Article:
Hammurabi nailed it back in 1772 BC when he declared: “The first duty of government is to protect the powerless from the powerful.”
When it came to common sense, the sixth king of Babylon was an “early adopter”, earlier than say the 29th prime minister of Australia whose government is still trying to force through tax cuts for big business, although one-third of them don’t pay tax anyway.
If the government is intent on stimulating the economy, there is a policy no-brainer just crying for attention: tackling the blow-out in the time big business takes to pay suppliers. Putting a stop to powerful corporations exploiting their powerless suppliers would not only deliver small-business votes but would speed up the entire economy.
After revelations last year that some multinationals were delaying paying their suppliers for 120 days, the Australian Small Business and Family Enterprise Ombudsman, Kate Carnell, set up an inquiry into payment times and practices. Usually, a government inquiry will attract a trickle of public submissions. In this case, it set off a flood: 130 individual submissions and 2,800 survey responses.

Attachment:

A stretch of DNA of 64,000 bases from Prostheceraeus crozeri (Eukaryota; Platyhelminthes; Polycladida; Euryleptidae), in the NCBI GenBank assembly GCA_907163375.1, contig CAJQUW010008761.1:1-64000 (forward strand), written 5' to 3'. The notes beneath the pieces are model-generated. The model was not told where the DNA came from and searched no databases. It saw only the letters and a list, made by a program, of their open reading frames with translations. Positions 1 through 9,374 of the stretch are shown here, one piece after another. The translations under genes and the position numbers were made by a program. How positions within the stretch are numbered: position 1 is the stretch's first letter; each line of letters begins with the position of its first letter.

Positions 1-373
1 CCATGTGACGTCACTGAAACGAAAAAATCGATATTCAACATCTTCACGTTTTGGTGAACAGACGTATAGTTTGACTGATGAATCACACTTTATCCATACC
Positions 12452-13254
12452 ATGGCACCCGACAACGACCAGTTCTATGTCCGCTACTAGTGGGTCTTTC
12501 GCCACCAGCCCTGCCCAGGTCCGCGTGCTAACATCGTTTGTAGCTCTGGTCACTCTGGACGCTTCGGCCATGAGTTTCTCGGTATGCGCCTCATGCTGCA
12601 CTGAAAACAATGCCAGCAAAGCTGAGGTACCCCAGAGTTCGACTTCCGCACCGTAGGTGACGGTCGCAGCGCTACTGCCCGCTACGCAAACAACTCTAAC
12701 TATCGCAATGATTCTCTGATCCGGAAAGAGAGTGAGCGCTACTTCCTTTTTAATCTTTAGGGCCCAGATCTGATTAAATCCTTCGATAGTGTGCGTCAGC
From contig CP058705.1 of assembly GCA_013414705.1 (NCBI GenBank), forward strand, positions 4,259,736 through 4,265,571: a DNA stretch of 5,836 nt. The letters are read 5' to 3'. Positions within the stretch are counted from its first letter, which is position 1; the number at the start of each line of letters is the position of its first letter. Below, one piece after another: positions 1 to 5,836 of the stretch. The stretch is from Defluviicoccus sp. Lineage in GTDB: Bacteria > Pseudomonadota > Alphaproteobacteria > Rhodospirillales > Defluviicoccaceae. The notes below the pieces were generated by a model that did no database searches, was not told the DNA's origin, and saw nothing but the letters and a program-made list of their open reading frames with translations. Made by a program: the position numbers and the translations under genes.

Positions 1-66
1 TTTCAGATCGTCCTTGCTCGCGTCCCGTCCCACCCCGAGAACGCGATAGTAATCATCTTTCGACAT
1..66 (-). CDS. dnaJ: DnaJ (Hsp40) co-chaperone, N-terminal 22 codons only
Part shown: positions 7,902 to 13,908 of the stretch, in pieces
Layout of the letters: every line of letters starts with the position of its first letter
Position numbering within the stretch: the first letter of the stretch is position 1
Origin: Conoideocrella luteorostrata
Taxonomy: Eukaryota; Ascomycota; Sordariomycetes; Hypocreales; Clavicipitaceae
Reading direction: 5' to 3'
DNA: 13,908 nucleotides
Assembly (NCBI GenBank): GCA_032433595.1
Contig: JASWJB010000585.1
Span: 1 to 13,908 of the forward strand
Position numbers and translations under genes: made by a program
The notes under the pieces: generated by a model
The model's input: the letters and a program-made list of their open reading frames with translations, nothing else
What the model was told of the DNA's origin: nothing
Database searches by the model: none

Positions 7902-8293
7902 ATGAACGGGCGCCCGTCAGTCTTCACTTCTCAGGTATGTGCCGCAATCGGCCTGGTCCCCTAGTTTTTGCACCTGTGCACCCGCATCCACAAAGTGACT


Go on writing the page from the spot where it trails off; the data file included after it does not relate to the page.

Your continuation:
Small suppliers, at the mercy of large corporations, are loath to publicly criticise their big customers. Privately, though, they are fuming at being “screwed” and “used as a bank”.
Many have suffered in silence over the past decade as their customers – the likes of multinationals up the grocery food chain – have pushed out payment times from 30 days, to 60 days, to 90 days and lately 120 days.
The latest ruse in this insidious “procurement” revolution, or “working capital management” scheme, has come care of US food giant Mars. Mars has not only pushed its terms out to four months but is offering its suppliers “trade finance”.
In other words, Mars is not only putting its suppliers under pressure, but is offering to exploit them with a credit facility so they pay interest on top of the money it owes them!
What the ombudsman found
In its investigations, the Australian Small Business and Family Enterprise Ombudsman reached out to 110 multinationals and got a response rate of 50-60%. Among the ombudsman’s preliminary findings:
almost one in two small businesses experience late payments on at least half of bills owed
six out of ten small businesses experienced increases in late payments in 2015/16
four out of ten say they spent between two and five hours a week chasing late payments
two out of three say they are owed more than $10,000 – one in ten say they are owed between $100,000 and $500,000
six out of ten small businesses say large or multinational corporations always or frequently pay late
over seven in ten say they can rarely or never influence or negotiate the payment times and conditions when supplying to a large corporation
almost eight out of ten say late payments have an adverse impact on mental wellbeing
late payments flow through supply chains – half of the small businesses say being paid late meant they delayed paying their own suppliers.
Authors: Michael West, Adjunct Associate Professor, School of Social and Political Sciences, University of Sydney